Turkey's demography: The colorful population of Istanbul
The population of Turkey stood at 72.5 million with a growth rate of 1.45% per annum, based on the 2009 census. And Istanbul as the heart of the country is the densest city in Turkey too.
Istanbul is the fifth most crowded city in the world. The city, then Constantinople, had been the largest city in the world. Right now, as of 1st of January 2014 (10.041.477 in 2000) the population of the city is 14,160,467 which is 18.5% of the total population of Turkey (76,667,864 as of January 2014). As a transcontinental city which means it is located in both continents, Asia and Europe, it is the center of the country's history, economy and culture. With these aspects it invites people all around the Turkey to migrate.
Istanbu's Population Growth
Istanbul which already had a large population rapidly grew after the republic. Istanbul experienced especially rapid growth during the second half of the 20th century, with its population increasing tenfold between 1950 and 2000. Now its population growth rate is 3.45%, which is the fastest growing of the 78 largest metropolitans in the world.
Istanbul's population density of 2,523 people per square kilometer (6,530/mi2) far exceeds Turkey's 102 people per square kilometer (264/mi2). The most densely populated areas tend to lie to the northwest, west, and southwest of the city center, on the European side; the most densely populated district on the Asian side is Üsküdar. Only 28% of the Istanbul's dweller are originally from Istanbul. All the rest has migrated from other cities.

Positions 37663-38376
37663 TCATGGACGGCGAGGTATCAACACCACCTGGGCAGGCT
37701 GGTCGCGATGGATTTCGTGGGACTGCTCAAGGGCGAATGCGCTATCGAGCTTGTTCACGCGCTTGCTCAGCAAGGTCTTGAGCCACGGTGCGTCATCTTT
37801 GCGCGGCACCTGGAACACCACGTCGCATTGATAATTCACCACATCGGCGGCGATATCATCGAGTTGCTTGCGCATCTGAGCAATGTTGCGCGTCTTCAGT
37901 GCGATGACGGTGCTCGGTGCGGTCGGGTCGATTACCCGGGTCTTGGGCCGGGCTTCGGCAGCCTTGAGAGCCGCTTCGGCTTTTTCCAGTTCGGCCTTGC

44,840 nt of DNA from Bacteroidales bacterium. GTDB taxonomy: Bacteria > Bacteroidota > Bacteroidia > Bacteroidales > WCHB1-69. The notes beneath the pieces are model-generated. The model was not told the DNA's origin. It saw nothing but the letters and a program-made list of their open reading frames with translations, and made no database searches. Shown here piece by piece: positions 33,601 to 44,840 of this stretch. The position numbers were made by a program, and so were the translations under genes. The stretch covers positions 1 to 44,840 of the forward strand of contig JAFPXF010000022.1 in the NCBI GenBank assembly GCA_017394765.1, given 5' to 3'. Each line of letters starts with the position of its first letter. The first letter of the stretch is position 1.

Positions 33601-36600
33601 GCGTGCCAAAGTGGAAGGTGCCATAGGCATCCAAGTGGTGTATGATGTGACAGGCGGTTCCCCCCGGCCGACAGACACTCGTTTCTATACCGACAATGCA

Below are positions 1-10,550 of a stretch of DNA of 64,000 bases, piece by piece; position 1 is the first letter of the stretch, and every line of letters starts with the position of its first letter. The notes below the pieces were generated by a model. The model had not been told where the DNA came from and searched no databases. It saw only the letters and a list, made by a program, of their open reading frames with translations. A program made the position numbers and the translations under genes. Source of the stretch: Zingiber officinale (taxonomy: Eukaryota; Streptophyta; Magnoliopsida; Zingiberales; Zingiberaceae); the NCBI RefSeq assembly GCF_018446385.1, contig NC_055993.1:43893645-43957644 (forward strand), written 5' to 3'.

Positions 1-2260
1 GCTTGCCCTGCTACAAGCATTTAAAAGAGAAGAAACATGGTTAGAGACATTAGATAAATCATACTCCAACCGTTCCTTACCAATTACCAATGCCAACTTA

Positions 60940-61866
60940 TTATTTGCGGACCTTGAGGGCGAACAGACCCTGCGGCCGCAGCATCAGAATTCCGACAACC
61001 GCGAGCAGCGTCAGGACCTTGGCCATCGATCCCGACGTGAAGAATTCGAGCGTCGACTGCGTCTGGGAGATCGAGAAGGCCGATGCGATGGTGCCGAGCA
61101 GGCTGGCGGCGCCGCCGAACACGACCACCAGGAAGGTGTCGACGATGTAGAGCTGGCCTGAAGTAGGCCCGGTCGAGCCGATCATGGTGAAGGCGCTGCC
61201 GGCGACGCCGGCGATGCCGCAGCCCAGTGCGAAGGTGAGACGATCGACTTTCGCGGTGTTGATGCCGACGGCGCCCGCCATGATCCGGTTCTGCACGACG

Turkey's major ethic groups
Turkey's major ethnic groups (large portions of whom have been extensively Turkicized since the Seljuk and Ottoman periods) include the Abkhazians, Adjarians, Albanians, Arabs, Assyrians, Bosniaks, Circassians, Hamshenis, Kurds, Laz, Pomaks, Roma, Zazas and the three officially recognized minorities (per the Treaty of Lausanne), i.e. the Armenians, Greeks and Jews. Signed on January 30, 1923, a bilateral accord of population exchange between Greece and Turkey took effect in the 1920s, with close to 1.5 million Greeks moving from Turkey and some 500,000 Turks coming from Greece. Minorities of West European origin include the Levantines (or Levanter, mostly of French, Genoese and Venetian descent) who have been present in the country (particularly in Istanbul and İzmir) since the medieval period. The Kurds, a distinct ethnic group concentrated mainly in the southeastern provinces of the country, are the largest non-Turkic ethnicity, estimated at about 18% of the population. Minorities other than the three officially recognized ones do not have any special group privileges, while the term "minority" itself remains a sensitive issue in Turkey. Reliable data on the exact ethnic repartition of the population is not available since the Turkish census figures do not include statistics on ethnicity.
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